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A solar powered catamaran has begun ferrying passengers up and down the river Spree in Berlin.

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A catamaran powered by photovoltaics has begun ferrying passengers up and down the river Spree in Germany’s capital city. The first SunCat 120, one of a pair, was launched in the eastern port on 11 June 2020. It is made entirely of aluminium and equipped with long-life, lithium-ion batteries.

The Munich-based manufacturer of the storage system, Aentron GmbH specialises in commercial maritime shipping. An Aentron HV storage system based on 10 kWh modules was installed in the boat’s hull. The modules have a high load capacity due to robust metal housing and have been designed to offer flexibility: on-board energy and propulsion power storage can be separated. The batteries can charge during journey time and ensure a full day of operation.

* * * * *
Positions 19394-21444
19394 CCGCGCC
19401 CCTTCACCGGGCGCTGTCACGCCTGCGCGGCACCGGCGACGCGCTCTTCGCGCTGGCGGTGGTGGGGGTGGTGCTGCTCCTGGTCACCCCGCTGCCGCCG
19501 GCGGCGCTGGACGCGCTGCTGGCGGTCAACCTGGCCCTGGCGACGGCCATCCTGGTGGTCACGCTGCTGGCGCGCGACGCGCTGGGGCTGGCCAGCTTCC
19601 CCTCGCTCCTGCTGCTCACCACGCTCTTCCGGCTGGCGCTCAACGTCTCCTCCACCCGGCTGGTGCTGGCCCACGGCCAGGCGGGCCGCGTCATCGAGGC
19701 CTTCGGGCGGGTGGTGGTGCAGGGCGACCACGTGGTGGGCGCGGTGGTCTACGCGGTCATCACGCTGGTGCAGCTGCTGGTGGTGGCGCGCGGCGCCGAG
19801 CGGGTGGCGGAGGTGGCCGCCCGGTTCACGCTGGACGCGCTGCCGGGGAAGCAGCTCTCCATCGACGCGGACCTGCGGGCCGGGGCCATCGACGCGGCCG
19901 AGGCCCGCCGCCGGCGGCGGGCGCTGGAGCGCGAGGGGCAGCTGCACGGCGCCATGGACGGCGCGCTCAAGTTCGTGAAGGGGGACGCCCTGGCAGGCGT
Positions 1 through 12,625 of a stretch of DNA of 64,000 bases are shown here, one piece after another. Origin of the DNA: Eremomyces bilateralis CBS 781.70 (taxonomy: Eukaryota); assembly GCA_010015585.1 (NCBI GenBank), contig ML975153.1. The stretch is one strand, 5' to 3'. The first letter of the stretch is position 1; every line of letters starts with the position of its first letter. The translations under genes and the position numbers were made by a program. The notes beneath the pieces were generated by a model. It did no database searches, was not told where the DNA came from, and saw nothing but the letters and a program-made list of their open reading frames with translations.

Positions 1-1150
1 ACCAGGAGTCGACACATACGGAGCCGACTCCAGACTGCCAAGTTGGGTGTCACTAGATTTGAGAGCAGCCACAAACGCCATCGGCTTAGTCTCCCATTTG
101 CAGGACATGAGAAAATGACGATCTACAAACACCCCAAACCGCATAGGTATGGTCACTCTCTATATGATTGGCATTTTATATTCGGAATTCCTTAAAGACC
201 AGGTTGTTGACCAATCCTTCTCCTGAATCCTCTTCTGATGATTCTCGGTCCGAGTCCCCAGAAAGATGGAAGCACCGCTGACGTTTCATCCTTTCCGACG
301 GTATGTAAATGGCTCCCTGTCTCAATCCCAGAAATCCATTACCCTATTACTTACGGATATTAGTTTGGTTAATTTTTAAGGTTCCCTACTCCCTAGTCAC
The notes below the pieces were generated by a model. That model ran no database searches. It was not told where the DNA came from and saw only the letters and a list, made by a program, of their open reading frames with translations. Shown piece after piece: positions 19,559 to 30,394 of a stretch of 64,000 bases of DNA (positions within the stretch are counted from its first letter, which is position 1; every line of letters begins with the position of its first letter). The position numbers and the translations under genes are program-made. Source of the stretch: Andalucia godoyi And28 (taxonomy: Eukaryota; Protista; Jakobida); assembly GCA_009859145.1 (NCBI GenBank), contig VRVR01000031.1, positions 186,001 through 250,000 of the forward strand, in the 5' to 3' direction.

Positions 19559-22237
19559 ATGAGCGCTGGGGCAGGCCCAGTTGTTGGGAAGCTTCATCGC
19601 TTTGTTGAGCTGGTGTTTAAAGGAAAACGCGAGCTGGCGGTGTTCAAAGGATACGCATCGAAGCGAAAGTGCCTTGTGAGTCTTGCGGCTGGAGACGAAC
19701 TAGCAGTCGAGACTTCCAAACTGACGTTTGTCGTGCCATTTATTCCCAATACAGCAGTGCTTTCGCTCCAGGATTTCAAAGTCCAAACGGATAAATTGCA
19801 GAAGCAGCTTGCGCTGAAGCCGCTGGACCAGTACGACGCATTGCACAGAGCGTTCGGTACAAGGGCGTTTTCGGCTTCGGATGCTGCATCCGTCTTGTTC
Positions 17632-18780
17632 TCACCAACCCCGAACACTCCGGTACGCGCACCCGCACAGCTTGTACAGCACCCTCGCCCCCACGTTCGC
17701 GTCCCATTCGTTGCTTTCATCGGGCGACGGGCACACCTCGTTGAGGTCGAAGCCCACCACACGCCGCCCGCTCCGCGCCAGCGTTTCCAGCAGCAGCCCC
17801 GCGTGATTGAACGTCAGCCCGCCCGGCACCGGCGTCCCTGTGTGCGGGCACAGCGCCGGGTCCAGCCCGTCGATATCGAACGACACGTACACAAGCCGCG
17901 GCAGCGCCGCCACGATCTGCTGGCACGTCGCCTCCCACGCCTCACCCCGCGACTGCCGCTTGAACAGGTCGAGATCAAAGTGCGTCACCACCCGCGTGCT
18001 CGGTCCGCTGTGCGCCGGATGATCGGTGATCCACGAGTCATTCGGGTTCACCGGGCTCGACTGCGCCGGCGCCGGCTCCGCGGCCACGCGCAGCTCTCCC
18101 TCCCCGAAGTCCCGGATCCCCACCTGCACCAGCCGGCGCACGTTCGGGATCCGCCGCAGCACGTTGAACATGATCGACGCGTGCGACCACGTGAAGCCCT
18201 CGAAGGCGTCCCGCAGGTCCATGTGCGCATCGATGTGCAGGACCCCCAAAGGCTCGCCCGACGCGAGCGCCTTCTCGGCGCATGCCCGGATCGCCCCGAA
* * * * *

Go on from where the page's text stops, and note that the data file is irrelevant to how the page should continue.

The elegant and ultramodern-looking catamaran with yacht-style interior has been built by SolarWaterWorld and will be operated by SolarCircleLine. The rooftop solar panels generate enough energy to move 180 seated people for 12 hours at a cruising speed of 9 kilometres per hour. It is hoped the carbon-neutral riverboat, one of the first of its kind, will become a tourist attraction in itself.

Construction of the boat and its identical twin sister, which is pending approval by the Central Ship Inspection Commission (ZSUK), was funded by the Mobility Division of Berlin’s Senate Department for Economic Affairs and Energy.

“We are delighted to be part of this forward-looking project”, said Dr John de Roche, director of innovation and development at Aentron in a press release. “We are proud that we are one of the few manufacturers to be able to demonstrate certification in accordance with the strict criteria of DNV GL, and thus have been able to contribute to the success of the overall project.” The DNV GL rules concern safety, reliability and environmental regulations which ships have to maintain in international waters.